If you want to see uglies in the rust department, peruse the AlfaBB’s restoration threads. After seeing that, I would imagine you would reconsider the extent of rust detriment on the Benz in question. BTW, did you see the custom MB wagon/shooting break? I believe that the restorer of this SS would be capable of doing a ground up onthe Titanic :))

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    • MikeH

      Tire–I looked at the Alfa’s restoration. That guy could build a car if he started with only a lug nut. Wish I had metal working skills–and equipment.

      @Alan–you mention that any car can be restored, and I agree, with dedication, materials, tools and skill. You left out the most important factor—money. Loved the story about Sagan’s Corvair. I think that is the worst car I’ve ever seen that was actually restored. They never give the amount it took to restore it, but I’ll bet it’s well over resale–even with Dorogi doing the work himself—but that’s not the point, is it.

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  7. Alan (Michigan)

    Any car can be restored, with proper dedication, materials, tooling, and skill. The link posted by Tirefriar tipped a recollection of how an amateur can accomplish just as incredible a feat:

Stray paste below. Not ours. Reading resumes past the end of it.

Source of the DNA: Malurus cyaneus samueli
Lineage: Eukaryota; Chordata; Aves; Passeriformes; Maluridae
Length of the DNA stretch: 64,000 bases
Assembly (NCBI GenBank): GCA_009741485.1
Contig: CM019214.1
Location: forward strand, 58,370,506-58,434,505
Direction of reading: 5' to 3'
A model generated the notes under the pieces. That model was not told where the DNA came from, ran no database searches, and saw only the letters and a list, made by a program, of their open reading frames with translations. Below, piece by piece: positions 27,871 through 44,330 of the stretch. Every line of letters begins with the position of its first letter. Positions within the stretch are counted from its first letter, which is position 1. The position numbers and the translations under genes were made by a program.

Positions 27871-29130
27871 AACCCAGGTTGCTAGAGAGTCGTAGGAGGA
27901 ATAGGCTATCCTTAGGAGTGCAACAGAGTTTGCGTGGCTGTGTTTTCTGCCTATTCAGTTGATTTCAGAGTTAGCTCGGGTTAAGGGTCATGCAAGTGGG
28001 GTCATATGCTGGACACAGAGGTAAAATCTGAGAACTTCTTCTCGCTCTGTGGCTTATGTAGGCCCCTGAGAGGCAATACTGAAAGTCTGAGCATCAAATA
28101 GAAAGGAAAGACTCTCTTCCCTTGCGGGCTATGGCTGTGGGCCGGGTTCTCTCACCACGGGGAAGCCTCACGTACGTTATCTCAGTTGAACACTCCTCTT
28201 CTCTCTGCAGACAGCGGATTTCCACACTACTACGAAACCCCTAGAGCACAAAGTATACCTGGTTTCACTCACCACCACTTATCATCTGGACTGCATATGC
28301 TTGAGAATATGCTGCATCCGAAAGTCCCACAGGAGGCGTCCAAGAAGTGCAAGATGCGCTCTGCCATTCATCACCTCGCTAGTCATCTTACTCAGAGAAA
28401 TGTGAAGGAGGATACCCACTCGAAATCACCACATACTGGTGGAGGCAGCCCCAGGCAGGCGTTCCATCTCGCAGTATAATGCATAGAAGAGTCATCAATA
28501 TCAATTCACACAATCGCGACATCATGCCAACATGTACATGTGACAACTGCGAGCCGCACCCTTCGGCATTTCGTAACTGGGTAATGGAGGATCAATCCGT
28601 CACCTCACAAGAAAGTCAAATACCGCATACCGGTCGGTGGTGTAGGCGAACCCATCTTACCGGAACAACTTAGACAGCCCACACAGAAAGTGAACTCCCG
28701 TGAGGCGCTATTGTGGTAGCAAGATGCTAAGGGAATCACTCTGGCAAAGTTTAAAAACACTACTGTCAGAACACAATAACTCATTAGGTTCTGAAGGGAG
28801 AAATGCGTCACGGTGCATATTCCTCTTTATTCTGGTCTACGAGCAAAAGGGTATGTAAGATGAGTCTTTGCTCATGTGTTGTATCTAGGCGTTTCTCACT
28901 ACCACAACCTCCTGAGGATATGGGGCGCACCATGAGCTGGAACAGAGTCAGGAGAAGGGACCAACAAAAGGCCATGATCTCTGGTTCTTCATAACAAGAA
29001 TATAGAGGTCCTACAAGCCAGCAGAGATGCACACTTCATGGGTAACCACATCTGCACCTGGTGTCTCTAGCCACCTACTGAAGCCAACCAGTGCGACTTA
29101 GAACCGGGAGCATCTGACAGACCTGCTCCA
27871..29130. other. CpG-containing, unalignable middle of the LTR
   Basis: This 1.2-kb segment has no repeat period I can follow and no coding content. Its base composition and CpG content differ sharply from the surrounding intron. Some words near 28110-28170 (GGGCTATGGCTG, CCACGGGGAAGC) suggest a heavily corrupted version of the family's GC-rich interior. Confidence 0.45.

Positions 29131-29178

If you want to see a before/during/after full set of photos, go to: https://www.flickr.com/photos/89344545@N08/sets/ There are at least 6 albums on the car, from the absolutely rusty piece of scrap metal it was found as, to the extraordinarily beautiful finished automobile.

    There has been much discussion on this forum, and elsewhere, about such projects, and whether they make any sense at all from a financial perspective. Sometimes that viewpoint can’t be the one which drives a restoration.

    OH, and Bob G.: Great Find!

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  8. RickyM

    Well done Bob – what a great find. Love the oval number plates ! Good luck with the restoration.

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  9. Woodie Man

    Had a Euro ’67 230Sl with a pagoda top and full convertible in maroon with the ( now I forgot the name of the color) light brown/tan interior.

    Absolutely beautiful auto.

    I got T-boned one day and the insurance company wouldnt repair it. Of course this was the late eighties. The front fender when peeled back looked like swiss cheese and the buckets under the lights were likewise. But from the outside it looked pristine.

    There is nothing like the sound of that six winding up even with an auto, Next time I want a getrag 5 speed..and a 250.

    Bob is a lucky man!

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  10. BobinBexley Bob in Bexley Member

    No reason to open the garage door until they’re done !

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  11. DT

    Cars are repaired daily in Germany,that bodyshops in the United States would never touch ,and there is the availabilty of patch panels available over there that we dont have easy access to here.Shipping in Europe is very expensive